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New York Times
October 24, 2001
Pavel Bunich, Reformer for New Russian Economy, Is Dead at 71

Pavel G. Bunich, a moderate Russian economic reformer and two- time Parliament member who broadly supported the switch to a market-based economy under Presidents Mikhail S. Gorbachev and Boris N. Yeltsin, died on Saturday in Moscow. He was 71.

His family gave no cause.

A prolific writer who frequently appeared on television, Mr. Bunich was an advocate of the changes that were introduced into the Soviet Union in 1988 with Mr. Gorbachev's glasnost and perestroika reforms and that continued in the new Russian Federation with Mr. Yeltsin's "500 day" drive to a market economy, beginning in 1990.

Although he saw the need for a more market-based system, Mr. Bunich, like other moderates in his camp, also worried about the speed with which changes could safely be made.

He continued to see a role for state intervention in areas like dealing with sudden shortages and keeping military industries functioning.

Similar caution led Mr. Bunich to support the ouster in late 1992 of Prime Minister Yegor T. Gaidar, an ardent reformer, with the more cautious Viktor S. Chernomyrdin, who was deeply versed in the Soviet economic bureaucracy.

Pavel Grigoryevich Bunich was born on Oct. 25, 1929. He was educated at Moscow University and received his doctorate in 1961.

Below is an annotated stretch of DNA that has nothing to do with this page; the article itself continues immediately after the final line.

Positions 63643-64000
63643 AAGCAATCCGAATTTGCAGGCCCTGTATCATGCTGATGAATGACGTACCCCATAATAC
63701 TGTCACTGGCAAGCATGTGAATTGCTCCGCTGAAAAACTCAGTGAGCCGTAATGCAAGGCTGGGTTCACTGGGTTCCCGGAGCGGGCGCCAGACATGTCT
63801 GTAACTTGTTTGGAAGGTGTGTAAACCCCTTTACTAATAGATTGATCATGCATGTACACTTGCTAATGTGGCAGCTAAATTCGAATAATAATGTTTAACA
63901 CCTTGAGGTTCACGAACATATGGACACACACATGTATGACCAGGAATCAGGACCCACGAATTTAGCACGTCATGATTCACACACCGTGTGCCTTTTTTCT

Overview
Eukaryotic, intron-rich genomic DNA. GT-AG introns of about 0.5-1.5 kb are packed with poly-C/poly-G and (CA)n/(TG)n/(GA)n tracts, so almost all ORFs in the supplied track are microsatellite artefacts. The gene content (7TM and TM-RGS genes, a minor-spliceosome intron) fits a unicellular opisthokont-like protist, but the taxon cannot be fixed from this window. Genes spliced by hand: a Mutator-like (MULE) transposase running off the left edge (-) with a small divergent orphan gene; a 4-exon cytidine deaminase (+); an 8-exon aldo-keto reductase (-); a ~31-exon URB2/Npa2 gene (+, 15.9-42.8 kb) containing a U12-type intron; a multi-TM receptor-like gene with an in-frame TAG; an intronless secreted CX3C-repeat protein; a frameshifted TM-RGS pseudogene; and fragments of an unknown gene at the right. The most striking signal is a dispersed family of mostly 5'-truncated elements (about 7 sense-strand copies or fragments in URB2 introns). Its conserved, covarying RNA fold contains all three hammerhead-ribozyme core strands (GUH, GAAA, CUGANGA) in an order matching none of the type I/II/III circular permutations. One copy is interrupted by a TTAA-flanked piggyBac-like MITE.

An early advocate of relaxing the centrally planned economy, he swiftly found himself in trouble with the authorities.

In the 60's, he left Moscow and spent several years in posts in the Soviet Far East.

By 1975, he had returned to the capital to become a professor at Moscow State University. The next year, he was appointed head of the Ordzhonikidze Institute of Management, also in Moscow.

Mr. Bunich was active in the Movement for Democratic Reforms, a party that at times counted among its members reformers like Stanislaw S. Shatalin, author of the "500 days" plan, former Foreign Minister Eduard N. Shevardnadze and Aleksandr N. Yakovlev, father of the glasnost reforms.

From 1989 to 1991, Mr. Bunich sat in Parliament as a representative of the Academy of Sciences, when it was putting Mr. Gorbachev's political and economic reform programs into effect.

From 1993 to 1999, he was a member of the lower house of the new Russian Federal Assembly.

From 1995 to 1999, Mr. Bunich headed the parliamentary committee on property and privatization.

He was married and had a son.

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